Public Knowledge and six other public-interest groups asked the Federal Communications Commission to deny studios' request for a waiver of FCC rules that would allow them to restrict the copying of some HD movies by digital-video recorders.
The Motion Picture Association of America filed a formal request with the FCC June 6 for a waiver of FCC rules governing the "selectable output controls" of set-top boxes so that they can selectively prevent the digital copying of HD versions of films they want to distribute via multichannel-video providers before their DVD releases.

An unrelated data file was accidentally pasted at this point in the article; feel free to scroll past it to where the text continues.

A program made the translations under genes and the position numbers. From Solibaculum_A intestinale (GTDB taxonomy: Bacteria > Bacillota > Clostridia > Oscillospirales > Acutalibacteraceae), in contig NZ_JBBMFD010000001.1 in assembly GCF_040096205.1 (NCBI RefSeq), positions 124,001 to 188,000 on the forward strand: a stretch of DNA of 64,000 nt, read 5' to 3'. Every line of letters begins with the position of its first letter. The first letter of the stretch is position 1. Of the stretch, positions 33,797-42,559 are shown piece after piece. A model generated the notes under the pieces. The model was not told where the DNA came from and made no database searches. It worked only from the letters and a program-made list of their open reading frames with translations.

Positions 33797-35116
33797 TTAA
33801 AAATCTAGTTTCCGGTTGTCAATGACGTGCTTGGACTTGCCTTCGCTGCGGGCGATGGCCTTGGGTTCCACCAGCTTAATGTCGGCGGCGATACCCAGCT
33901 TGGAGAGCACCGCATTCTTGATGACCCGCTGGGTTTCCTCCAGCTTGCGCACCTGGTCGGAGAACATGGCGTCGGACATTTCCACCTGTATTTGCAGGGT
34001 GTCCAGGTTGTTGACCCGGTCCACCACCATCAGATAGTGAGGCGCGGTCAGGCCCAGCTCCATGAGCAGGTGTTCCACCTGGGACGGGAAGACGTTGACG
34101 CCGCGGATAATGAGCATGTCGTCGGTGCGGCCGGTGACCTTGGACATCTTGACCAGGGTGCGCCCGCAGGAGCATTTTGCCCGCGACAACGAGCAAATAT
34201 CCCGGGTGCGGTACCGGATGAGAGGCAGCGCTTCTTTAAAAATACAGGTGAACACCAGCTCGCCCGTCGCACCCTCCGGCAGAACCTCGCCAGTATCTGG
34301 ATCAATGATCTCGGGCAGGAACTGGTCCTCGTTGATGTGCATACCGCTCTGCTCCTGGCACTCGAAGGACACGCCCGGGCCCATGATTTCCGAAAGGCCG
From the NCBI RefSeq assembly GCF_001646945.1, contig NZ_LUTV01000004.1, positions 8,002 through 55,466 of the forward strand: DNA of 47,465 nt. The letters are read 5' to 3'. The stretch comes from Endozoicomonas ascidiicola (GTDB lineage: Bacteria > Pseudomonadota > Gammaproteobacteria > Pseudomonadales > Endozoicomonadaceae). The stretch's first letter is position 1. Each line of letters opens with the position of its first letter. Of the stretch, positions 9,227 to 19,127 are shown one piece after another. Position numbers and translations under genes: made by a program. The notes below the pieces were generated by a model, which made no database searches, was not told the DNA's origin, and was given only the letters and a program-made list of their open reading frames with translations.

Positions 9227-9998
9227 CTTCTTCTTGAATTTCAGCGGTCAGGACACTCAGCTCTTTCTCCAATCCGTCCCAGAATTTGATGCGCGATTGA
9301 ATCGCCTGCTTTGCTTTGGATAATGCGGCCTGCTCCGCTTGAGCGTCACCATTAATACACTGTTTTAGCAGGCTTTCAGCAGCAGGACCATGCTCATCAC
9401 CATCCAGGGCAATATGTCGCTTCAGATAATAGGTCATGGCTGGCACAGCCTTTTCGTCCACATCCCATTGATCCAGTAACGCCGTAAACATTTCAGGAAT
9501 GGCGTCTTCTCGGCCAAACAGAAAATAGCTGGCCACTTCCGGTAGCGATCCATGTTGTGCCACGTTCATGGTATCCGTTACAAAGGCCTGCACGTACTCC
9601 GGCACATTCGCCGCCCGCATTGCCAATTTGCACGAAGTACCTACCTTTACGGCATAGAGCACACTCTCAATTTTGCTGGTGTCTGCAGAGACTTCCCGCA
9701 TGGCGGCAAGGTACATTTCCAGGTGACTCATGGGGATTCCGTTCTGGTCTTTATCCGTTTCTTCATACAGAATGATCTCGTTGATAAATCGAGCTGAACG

The MPAA said the waiver will benefit the public by giving them more viewing choices more expeditiously and will help the digital-TV transition by boosting interest in HDTV sets.
Public Knowledge and company begged to differ, telling the FCC in written comments that the waiver has little to do with the DTV transition and, in any event, would be costly to consumers and, if anything, hurt the transition.
“If granted, the waiver will frustrate consumer expectations regarding their home-theater equipment and will give movie studios unprecedented and undesirable control over the design and use of home electronics equipment,” they argued.